How to use layout components in Livewire

Tuesday, 22nd December 2020

How to make an app layout component that can be used in your blade views and automatically used by full page Livewire components.

Setting up a layout component

Recently I converted my app to use blade components and one of the components I setup was for my app layout.

My original app layout file was stored at resources/views/layouts/app.blade.php and used @yield syntax (see Layouts Using Template Inheritance)

To make this a blade component, I moved the file to resources/views/components/layouts/app.blade.php and changed it to use the {{ $slot }} syntax (see Layouts Using Components).

This allowed me to wrap the contents of a blade view in an app layout tag like <> instead of using @extends and @section tags.

<!-- content here -->

Now all my blade views can make use of that app layout component tag.

That layout component doesn’t work with Livewire (yet)

Out of the box, that app layout component won’t work with Livewire though.

When I started using Livewire, I saw that Livewire automatically uses the app layout file and populates {{ $slot }} for you (see Full Page Components).

That meant I didn’t need to wrap the contents of my full page Livewire component blade views with the app layout tag, as Livewire will handle that.

But for some reason that didn’t work. Nothing would load.

If you look closely at the full page components docs though, you will find that Livewire is actually looking for your app layout file in the old layouts location resources/views/layouts/app.blade.php, not in the components directory.

So Livewire can’t find find our newly created app layout component, as it’s looking in a different location.

To work around this, you have to resort to manually specifying it in your full page Livewire component’s render method, like this

public function render()
return view('livewire.sample-component')

That’s painful though, as you have to specify this inside the render method of every full page Livewire component (trust me as I did this).

But there is another way.

The new app layout in the old app layout location

There is a technique you can use which makes use of a blade component class to point at a blade view file that is stored in a different location.

Take the new app layout component blade file, that uses the {{ $slot }} syntax, and move it back to the old location resources/views/layouts/app.blade.php, but keep the new syntax.

You can then create an inline blade component called Layouts/App

php artisan make:component Layouts/App --inline

Which generates this blade component php class (but no corresponding blade view)


Open up the newly create class and look at the render method, it will look something like this

public function render()
return <<<'blade'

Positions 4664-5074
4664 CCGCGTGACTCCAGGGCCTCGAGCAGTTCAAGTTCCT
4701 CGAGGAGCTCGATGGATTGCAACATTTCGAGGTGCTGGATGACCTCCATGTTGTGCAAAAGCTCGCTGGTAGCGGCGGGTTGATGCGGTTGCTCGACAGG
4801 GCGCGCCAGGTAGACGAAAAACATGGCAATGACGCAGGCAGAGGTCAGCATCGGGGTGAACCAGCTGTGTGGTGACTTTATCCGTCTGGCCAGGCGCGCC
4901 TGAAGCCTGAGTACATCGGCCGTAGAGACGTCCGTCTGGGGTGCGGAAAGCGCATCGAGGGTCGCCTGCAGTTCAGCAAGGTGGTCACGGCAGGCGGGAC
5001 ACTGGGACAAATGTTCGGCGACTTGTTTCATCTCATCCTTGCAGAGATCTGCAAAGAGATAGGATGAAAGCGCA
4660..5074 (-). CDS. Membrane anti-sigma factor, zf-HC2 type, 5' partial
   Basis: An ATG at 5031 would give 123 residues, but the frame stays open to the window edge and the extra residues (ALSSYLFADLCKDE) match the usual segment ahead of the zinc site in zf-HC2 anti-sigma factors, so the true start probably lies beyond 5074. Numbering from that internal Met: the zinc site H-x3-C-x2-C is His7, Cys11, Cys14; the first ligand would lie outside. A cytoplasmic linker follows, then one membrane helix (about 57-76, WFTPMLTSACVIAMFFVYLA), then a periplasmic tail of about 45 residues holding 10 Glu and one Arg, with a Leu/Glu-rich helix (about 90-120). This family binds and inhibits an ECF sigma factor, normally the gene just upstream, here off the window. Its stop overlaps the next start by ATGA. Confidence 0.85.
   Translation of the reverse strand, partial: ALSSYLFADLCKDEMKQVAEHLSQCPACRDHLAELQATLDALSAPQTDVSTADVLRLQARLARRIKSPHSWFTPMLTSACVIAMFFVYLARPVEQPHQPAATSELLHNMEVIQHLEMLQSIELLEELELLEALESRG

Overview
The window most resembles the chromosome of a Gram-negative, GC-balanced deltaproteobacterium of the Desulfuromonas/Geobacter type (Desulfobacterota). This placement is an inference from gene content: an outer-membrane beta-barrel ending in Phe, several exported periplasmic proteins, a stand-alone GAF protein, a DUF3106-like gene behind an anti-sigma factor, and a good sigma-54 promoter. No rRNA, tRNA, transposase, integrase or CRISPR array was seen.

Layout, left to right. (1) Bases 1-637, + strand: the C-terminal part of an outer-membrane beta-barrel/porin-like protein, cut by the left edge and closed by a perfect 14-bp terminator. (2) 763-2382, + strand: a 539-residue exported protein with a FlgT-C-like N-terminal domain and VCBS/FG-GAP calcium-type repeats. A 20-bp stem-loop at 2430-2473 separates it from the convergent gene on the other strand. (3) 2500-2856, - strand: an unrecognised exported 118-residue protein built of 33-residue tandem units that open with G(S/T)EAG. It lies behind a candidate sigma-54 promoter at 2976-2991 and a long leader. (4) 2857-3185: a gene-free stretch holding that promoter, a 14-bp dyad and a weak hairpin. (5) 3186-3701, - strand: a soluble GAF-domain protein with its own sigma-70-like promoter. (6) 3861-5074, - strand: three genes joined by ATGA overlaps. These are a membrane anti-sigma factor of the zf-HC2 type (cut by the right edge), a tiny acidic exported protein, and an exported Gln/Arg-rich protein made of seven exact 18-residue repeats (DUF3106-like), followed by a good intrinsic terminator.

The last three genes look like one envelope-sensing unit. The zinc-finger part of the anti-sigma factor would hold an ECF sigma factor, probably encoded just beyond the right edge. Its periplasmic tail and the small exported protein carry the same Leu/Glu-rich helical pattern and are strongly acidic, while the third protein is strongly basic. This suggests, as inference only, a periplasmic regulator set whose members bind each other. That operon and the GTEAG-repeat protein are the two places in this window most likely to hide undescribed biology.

<!-- An unexamined life is not worth living. - Socrates -->

Inside the render method, delete all the heredoc code (everything inside the render method) and instead you can return your app layout view (which we moved back out of the components directory earlier)

// app/View/Components/Layouts/App.php
public function render()
// Resolves to resources/views/layouts/app.blade.php
return view('');

Now we are back to the way it was before, where you can use your app layout as component tags inside your standard blade views

<!-- content here -->

Livewire can now also find it in the correct location, so you don’t need to use the layout method inside your Livewire render method. So you render should look something like this

// Your Livewire component class
public function render()
// This auto finds the layout in resources/views/layouts/app.blade.php
return view('livewire.sample-component');

That’s all there is to setting up a layout component that can be used in blade templates and by full page Livewire components (without having to specify it each time).

Read on if you want to look at how to change the layout tag to a different name that Laravel Breeze and Jetstream both use.

A better layout tag name

Laravel Breeze and Jetstream both make use of <x-app-layout> as their layout tag.

It would be much nicer if we could actually use <x-app-layout> for the tag as I find it reads better than <>. It also means we don’t have a component class file called App.php which could be confused with other app references.

If you prefer this, you can move the Layouts/App.php php class file that we generated earlier to the base components class directory and rename it


Make sure you also open the file and change the class name to AppLayout.

Now your blade views can look like this

<!-- content here -->

And Livewire shouldn’t be impacted as we didn’t touch the app layout blade view.

This is how Laravel Breeze and Jetstream both handle this, see example in their respective GitHub repositories below.
breeze/AppLayout.php · GitHub
jetstream/AppLayout.php · GitHub

The second part to this has been published, check it out How to structure your layout file for Livewire.

Hope this helps!

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